Black Achievers Award Recipients Saluted

By Jennifer L. Warren

POUGHKEEPSIE – The list of qualities is long and impressive: A focus on love, a drive to be intentional, putting community first, providing a voice to the voiceless and vulnerable, and simply unsung heroes. These are just some of the countless ways the 2023 Black Achievers’ daily, selfless actions can be described as well as enduring impressions felt.

Last Sunday afternoon, inside the City of Poughkeepsie’s Beulah Baptist Church, the Social Action Ministry once again paid tribute to a special group of community trailblazers, who have deeply etched their transformational visions on the community, at the 36th Annual Salute to Black Achievers.

This year’s theme centered upon “being intentional.” The event’s first speaker, Honorable Lieutenant Governor Anthony Delgado, expanded upon that concept, stressing that love should always reside at the epicenter of all we do.

Pictured are this year’s Black Achievers, selected by the Social Action Ministry of Beulah Baptist Church in Poughkeepsie. From left are; Barrington Randall Atkins, Ondie D. James, Isis Pascuala Benitez, Myael Christopher Simpkins and Stacy Nicole Bottoms.
Pictured are this year’s Black Achievers, selected by the Social Action Ministry of Beulah Baptist Church in Poughkeepsie. From left are; Barrington Randall Atkins, Ondie D. James, Isis Pascuala Benitez, Myael Christopher Simpkins and Stacy Nicole Bottoms.

“When you lead with love, anything is possible,” said Delgado, who initiated his words with thanking the five honorees for their contributions to the community while keeping love at the forefront. “I felt love as a kid, and with that, always believed I could do anything I set my mind to.” He continued, “As we come together to celebrate Black History Month, let us truly lean on love, which has always got us through any situation and led to our shining Black excellence.”

Guest Speaker, Elder Albert Cook, Jr. of the Kingston SDA Church in New Paltz, also delivered heartfelt, powerful, wise words in his lively presentation, which rippled with the dire need for Black people to pay homage to their past, particularly the people in it. Providing an assortment of historical and biblical allusions, Cook drew a clear picture of where he deems genuine empowerment lies.

“We need to honor our ancestors; we don’t do it, and it’s part of the reason we aren’t valued; they valued community first, such as in Africa, how they played the drum, bringing people together and a reminder that community always comes first,” emphasized the animated, history teacher Cook, Jr. “In many ways, we are marching directionless; we need to have those deep connections to the Church and our pasts; we can’t afford but to honor our mothers and fathers.”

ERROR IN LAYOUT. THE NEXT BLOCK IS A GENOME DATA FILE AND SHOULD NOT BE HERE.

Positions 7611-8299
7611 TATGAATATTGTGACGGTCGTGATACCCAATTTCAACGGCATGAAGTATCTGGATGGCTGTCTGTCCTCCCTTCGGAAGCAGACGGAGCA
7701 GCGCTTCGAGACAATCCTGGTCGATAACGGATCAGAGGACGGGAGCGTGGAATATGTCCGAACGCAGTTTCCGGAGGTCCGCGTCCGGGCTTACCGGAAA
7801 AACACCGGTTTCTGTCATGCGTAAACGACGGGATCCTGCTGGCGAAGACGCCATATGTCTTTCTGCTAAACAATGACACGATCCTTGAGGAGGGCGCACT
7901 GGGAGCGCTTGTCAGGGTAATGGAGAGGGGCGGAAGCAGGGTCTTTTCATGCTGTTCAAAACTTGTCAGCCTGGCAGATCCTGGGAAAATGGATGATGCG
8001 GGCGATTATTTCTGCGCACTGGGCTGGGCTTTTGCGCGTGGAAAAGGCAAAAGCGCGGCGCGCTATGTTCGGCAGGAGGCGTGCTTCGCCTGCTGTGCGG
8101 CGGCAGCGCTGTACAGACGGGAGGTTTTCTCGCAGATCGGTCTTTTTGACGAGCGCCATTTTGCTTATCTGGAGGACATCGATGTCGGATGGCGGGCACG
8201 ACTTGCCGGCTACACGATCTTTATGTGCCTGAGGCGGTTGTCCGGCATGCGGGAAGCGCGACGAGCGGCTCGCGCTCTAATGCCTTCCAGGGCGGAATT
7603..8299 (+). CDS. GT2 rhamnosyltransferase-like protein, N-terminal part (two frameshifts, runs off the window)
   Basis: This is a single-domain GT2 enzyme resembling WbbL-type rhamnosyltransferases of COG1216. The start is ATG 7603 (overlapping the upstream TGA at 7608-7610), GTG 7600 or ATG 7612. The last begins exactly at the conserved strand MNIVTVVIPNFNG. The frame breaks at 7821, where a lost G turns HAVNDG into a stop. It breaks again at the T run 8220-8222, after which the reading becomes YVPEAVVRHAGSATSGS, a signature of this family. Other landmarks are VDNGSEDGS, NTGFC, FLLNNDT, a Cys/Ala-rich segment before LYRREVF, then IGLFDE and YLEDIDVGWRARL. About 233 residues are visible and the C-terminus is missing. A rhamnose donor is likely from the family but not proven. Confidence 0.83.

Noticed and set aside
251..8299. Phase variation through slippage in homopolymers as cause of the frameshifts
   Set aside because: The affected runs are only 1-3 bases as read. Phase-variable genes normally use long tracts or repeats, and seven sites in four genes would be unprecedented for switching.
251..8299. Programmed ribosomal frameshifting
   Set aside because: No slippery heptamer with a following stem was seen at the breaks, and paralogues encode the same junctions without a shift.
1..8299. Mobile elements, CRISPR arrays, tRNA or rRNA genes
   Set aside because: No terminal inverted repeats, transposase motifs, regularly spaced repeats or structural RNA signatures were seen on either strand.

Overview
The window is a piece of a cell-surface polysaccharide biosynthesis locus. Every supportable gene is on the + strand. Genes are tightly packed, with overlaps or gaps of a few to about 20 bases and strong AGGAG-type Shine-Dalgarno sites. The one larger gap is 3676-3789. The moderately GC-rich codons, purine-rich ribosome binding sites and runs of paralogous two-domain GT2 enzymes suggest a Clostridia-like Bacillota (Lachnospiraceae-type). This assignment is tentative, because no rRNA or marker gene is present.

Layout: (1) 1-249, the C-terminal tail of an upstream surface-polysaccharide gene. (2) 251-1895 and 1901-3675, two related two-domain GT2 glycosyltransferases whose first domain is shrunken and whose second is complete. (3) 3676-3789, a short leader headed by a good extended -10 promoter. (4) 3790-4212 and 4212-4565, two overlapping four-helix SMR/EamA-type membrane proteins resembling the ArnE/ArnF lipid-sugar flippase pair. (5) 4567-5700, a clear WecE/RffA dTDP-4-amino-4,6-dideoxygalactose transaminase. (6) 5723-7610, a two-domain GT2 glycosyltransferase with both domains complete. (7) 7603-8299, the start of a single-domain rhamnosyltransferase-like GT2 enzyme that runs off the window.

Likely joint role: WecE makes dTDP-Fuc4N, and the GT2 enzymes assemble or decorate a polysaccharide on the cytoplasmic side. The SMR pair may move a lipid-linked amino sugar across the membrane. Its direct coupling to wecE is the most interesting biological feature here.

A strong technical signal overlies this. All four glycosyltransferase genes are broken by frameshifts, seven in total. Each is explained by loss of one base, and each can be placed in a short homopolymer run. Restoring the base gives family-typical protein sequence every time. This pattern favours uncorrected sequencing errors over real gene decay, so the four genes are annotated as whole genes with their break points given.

Each of the 2023 Black Award recipients, presented with formal honors by Reverend Dr. Jesse V. Bottoms, Jr. and his wide Jacquette, was a shining example of all of those pearls: intention, love and honoring our symbolic mothers and fathers that rippled throughout the event. Those very concepts were spoken of in their acceptance remarks.

“It’s important to recognize women, especially black women, in every space I enter,” honoree Barrington Randall Atkins, a Vassar Brothers Medical Center Emergency Room Social Worker and Assistant Principal at Poughkeepsie High School, pointed out after thanking the females in his life who helped raise him. “We as people of color must sit at every table and defend all people, not just some; please vote, by not doing so, it gives others power to make decisions for us.” Atkins’ words also expanded upon the cornerstone attributes: faith, resilience, perseverance, courage, strength and reassurance, that helped carve out the person he has proudly evolved into today.

Another 2023 Black Achiever, Isis Pascuala Benitez, also spoke about the importance of family, community and love. Presently the Lead Director of Community Relations for the YWCA of Ulster County, Benitez relayed how the biggest highlight of her career has been bringing the YWCA organization back to Dutchess County. Getting emotional as she saw her grandmother stand during her remarks, Benitez further paid tribute to another pivotal female in her life.

“My mom is Wonder Woman; affirmed Benitez as she glanced over at her. “She is the one who inspired me to get into community work; I truly do what I do out of love and to give people without a voice one, and I’m 100 percent here to keep doing that and never giving up.”

Finding one’s purpose and relentlessly pursuing it were other topics that resonated in the honorees’ remarks. Stacey Nicole Bottoms, Deputy District Director (DDD) to the 39th District State Senator, Rob Rolison, as well as the creator of a non-profit youth reading program and involved in an array of leadership roles, challenged those in attendance.
“Everyone has a purpose; are you walking in yours?” asked Bottoms. “My joy comes from serving God; I will continue to do that and make my Church proud. Looking at Reverend Bottoms and Jacquette, she added, “They did that for me, and I want to continue following in my purpose, guiding young people.”

Other 2023 Black Achievers were; Ondie B. James and Myael Christopher Simpkins. James works as a Youth Development Professional at the Boys & Girls Club, New Hope Community Center, and YWCA as well as is the President/Founder of Majesty 6:33 Productions. Simpkins, dubbed the “Renaissance Artist of the Hudson Valley,” has dedicated his life to spreading “positive intentional creativity” in the community as well as contributed as an artist, musician, actor, poet, and photographer among a host of other creative endeavors that have uplifted and changed the framework of the Poughkeepsie community.

Print Friendly, PDF & Email